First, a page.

Since the 1960’s it has been known that a material called pantacene (an organic semiconductor pictured above) has an interesting property. When a photon of light from the blue end of the spectrum hits pantacene, TWO electrons are generated. When a photon of light from the red end of the spectrum hits a normal solar cell, ONE electron is generated. Therefore by making a solar cell with a coating of pantacene, light from the whole visible spectrum can be exploited and the efficiency of the hybrid solar cell will be higher than the simple silicon solar panels currently available.

This is still very much in the prototype phase with many years of research still to come before it could become commercial. Pantacene though abundant, carbon-based, and organic, is currently expensive and technology has to be developed to enable the economical manufacture of hybrid solar panels.

Butanol – the Biofuel of the Future

Ethanol from crop waste, corn, and sugar beet etc is currently added in small percentages to petrol to reduce fossil fuel use. It has lower energy density than petrol (lower mileage), is corrosive to engines (cannot be used in high concentrations), and it absorbs water from the atmosphere which can cause engine problems. 

Butanol is a heavier alcohol without any of these problems, but is more expensive to process (ferment and distill) from crops than ethanol. New research has led to new families of catalysts which will enable existing ethanol plants to output butanol by adding one reactive conversion step at the end of their processing.

This brings us one step closer to butanol (renewable fuel biobutanol) being commercially viable as the biofuel of the future to replace petrol.

Take a look here at our new article Butanol vs Ethanol Fuel of the Future for more information.

Portugal 70% of Power from Renewables in Q1

The national grid operator in Portugal (Redes Energéticas Nacionais – REN) has announced that in the first quarter of 2013 70% of all power consumed was generated from renewables – a new record.

Surprisingly despite its sunny reputation and Southern European location, Portugal does not generate much electricity from solar PV – in fact just 0.7% of electricity generated in 2012 came from solar PV.

Castelo de Bode dam - Portugal hydro power plant

A huge 37% of Q1 2013 electricity generated in Portugal came from hydroelectric power – including from hydropower plants at Alqueva Dam (Europe’s largest dam) and Castelo de Bode Dam pictured above.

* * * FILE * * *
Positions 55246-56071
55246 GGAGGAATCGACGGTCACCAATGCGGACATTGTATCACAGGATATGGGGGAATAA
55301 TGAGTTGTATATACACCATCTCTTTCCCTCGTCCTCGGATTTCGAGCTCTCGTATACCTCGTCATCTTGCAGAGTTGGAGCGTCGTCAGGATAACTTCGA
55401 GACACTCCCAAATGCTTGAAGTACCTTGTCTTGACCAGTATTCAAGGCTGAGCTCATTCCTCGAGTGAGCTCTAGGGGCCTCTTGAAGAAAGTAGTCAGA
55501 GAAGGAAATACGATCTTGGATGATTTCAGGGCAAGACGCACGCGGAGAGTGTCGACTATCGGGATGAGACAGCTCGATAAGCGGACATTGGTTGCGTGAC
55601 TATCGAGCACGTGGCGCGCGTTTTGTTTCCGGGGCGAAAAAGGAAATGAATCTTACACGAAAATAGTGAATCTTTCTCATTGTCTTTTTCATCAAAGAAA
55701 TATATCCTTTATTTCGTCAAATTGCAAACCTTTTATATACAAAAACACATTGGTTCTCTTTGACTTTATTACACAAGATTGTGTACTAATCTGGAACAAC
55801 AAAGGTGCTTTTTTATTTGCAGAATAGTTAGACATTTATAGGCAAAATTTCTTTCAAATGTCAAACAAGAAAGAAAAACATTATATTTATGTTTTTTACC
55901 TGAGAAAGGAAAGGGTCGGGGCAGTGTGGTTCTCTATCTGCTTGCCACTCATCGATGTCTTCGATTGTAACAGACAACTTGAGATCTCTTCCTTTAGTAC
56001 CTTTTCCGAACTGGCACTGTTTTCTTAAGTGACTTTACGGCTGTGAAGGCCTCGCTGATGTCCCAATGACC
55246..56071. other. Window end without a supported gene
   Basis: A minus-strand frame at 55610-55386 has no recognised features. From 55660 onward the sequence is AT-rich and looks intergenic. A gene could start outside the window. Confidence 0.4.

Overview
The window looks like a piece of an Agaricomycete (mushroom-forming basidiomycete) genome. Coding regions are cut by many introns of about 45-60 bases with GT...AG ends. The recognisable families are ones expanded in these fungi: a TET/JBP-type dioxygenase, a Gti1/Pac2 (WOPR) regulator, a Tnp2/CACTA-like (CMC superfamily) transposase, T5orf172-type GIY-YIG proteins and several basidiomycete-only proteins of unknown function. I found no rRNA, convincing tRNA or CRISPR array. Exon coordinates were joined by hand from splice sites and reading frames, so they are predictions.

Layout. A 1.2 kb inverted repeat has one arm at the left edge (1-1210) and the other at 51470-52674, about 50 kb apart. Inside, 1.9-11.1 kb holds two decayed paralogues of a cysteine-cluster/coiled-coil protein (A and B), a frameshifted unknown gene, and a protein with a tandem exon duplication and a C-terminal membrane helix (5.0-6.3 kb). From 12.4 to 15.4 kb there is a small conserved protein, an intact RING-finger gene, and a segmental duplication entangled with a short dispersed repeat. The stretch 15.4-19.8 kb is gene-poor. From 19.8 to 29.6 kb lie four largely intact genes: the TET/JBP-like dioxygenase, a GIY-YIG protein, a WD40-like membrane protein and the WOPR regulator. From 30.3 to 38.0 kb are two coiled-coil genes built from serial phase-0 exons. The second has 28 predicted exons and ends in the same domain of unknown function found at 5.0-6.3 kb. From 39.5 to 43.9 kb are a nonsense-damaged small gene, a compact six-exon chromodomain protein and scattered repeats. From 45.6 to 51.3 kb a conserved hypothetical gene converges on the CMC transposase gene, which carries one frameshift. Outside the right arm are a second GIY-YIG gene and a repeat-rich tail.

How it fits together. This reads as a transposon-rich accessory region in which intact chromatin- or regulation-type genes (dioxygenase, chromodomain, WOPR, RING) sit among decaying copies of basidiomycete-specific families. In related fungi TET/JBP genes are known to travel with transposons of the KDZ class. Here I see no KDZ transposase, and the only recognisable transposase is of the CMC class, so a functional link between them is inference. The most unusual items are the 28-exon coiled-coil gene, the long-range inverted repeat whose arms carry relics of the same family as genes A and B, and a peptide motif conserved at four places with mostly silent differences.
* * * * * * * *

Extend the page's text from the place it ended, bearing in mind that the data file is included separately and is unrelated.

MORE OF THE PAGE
A further 27% of the power generated came from wind turbines, located primarily in the windy north east of Portugal.

Favourable weather conditions made a big contribution to this record, with hydro power generation up over 300% compared to the same period last year, and a 60% increase in wind power generation.

Portugal still have virtually no offshore wind turbines despite having a long windy stretch of Atlantic coastline to exploit, and very little solar PV despite being sun scorched. Therefore, with continued investment there is a great chance of seeing 100% of consumption being met by renewables soon in Portugal.

New Solar Cell Efficiency Record – Spectrolab

Back in 2007 we announced that Spectrolab (a subsidiary of plane-maker Boeing) has set a new world record for solar cell efficiency at 40% with a multi junction solar cell with concentrated sunlight (with lenses or mirrors). That record was subsequently broken, but is still around 41%.

Now Spectrolab have announced that they have broken the world record for solar cell efficiency without solar concentration achieving 37.8% efficiency, and they believe that the technology they used to achieve this is capable of getting to efficiencies of eventually getting up to 45%.

high efficiency pv solar panels

Spectrolab specialise in making high efficiency multi-junction PV solar panels for use in space to provide power to satellites, but their technological advances will eventually work their way down to the consumer market. Increasing the efficiency of solar panels is important, because high efficiency means physically smaller panels which need less materials, cost less to transport, and can be used in more situations.